A nice sunny morning with a slight wind coming in over the estuary and as I made my way out over the mudflats I pass the usual estuary folk working away. I scan in the far distance and I am pleased to see small flocks of Waders flying near the tideline which is still a long way off. The day has a good positive vibe to it and I continue to walk out. As I get nearer a Merlin shoots through but landed on a disguarded piece of bamboo which allowed enough time to get the photo below.
As I get nearer the tideline large numbers of Saunders Gull's fly overhead calling and one pair decided to deck down in the water just on the edge of the tideline. I want to get some photos of these smart looking Gull's and so I make my way slowly closer towards them. I get close enough and I decide to switch from scope and digi set up to my new Digital SLR and I start to get some shots. I managed to get this series of photo's here in this posting and I was actually kneeling down in the water getting soaked and my rubber boots were filling up with the incoming tidal water, but "hey, what the hell" I managed to get these photos of this absolute "cracking small Gull" and "I can't rate this Gull highly enough. They are just Cracking"
After the Saunders Gull photo shoot I walk out of the water and back on the mudflats where I begin to scan through the Wader's that are congregating on the mudflats as they are being pushed up by the rising tide.
There is a marked increase in Great Knot today and I count 73 birds feeding in small flocks in my area.(photo below).
Whilst scanning through the Wader's I noticed this flag ringed Barwit and I am just to far away to read the engraved code. I have to get the detials of this bird but I can't get to close to fast as the birds will spook and fly and this bird will be lost forever. I eventually managed to get close enough without flushing the flock of Barwit's it was amongst and I got the record shot (below) which was enough to document this record / observation for the ringing scheme. I suspect that this is a Darwin ringed bird.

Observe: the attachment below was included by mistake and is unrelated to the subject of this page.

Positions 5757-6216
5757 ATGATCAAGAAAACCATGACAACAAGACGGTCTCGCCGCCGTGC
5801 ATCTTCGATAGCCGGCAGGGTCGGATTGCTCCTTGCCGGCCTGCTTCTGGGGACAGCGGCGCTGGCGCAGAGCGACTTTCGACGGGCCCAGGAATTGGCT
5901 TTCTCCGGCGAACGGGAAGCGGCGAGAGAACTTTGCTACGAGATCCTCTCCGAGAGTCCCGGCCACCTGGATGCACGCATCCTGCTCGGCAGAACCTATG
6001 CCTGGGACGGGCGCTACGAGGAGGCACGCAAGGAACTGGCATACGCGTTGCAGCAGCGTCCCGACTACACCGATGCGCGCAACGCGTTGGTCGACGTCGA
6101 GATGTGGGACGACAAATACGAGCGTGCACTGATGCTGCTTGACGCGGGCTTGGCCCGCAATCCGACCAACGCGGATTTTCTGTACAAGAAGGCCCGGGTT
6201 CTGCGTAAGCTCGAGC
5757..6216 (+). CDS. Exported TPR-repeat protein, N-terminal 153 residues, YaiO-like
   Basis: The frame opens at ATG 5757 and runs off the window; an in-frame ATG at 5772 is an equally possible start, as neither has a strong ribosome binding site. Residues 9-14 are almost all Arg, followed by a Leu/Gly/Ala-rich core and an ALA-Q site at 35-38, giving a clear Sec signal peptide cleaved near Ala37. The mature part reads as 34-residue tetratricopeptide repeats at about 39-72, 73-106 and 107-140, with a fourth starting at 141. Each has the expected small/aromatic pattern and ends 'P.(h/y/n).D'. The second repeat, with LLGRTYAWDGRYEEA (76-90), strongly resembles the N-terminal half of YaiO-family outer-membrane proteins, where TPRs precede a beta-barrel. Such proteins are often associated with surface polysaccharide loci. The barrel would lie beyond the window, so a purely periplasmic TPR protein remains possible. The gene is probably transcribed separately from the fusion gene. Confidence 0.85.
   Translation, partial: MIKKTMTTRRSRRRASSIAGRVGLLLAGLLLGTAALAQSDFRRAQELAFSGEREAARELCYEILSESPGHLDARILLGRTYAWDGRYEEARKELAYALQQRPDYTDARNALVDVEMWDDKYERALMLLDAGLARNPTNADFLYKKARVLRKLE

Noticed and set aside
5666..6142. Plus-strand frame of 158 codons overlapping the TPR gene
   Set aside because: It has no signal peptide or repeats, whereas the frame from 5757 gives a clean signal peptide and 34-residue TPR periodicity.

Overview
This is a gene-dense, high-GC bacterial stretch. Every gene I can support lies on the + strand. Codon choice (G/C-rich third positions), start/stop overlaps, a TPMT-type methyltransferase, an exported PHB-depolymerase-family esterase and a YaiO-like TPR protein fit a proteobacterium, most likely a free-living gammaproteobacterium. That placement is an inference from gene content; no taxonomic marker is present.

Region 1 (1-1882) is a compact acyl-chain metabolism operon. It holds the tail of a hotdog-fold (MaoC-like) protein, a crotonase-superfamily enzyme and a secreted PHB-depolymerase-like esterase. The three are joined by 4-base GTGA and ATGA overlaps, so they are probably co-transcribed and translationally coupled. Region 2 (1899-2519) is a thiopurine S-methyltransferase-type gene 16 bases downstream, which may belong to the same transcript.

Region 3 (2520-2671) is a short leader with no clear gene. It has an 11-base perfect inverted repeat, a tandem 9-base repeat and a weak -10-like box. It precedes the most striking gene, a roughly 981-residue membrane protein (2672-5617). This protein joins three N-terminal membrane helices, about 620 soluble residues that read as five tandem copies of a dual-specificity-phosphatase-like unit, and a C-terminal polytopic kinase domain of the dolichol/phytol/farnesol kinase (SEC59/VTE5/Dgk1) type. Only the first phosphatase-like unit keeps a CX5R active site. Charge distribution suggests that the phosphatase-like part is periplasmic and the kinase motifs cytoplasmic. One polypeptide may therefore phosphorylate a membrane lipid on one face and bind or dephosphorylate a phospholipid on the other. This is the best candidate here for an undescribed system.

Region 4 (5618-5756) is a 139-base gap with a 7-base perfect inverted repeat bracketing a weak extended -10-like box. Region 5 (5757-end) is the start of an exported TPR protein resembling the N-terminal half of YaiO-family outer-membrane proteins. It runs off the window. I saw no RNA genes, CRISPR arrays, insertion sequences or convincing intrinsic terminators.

After "nailing" the details of the Barwit I move on and start scanning through the smaller waders of Dunlin and Red necked Stint's and soon enough I managed to locate a roosting Spoon Billed Sandpiper. (Photo below)
After getting a few records shots of the Spoon Billed Sandpiper (above) I resume scanning through the flocks and another Spoon Billed Sandpiper "gives up the ghost" (below) and shows as it feeds in the small channels of the area of close by mudflats. This bird is in a more advanced stage of its moult in to breeding plumage. By the end of this tide's cycle I had managed to locate 3 Spoon Billed Sandpiper's and as I walked back to the seawall I felt quite pleased with today's Wader counts, species and the Saunder's Gull's photo's. "A Good Tide"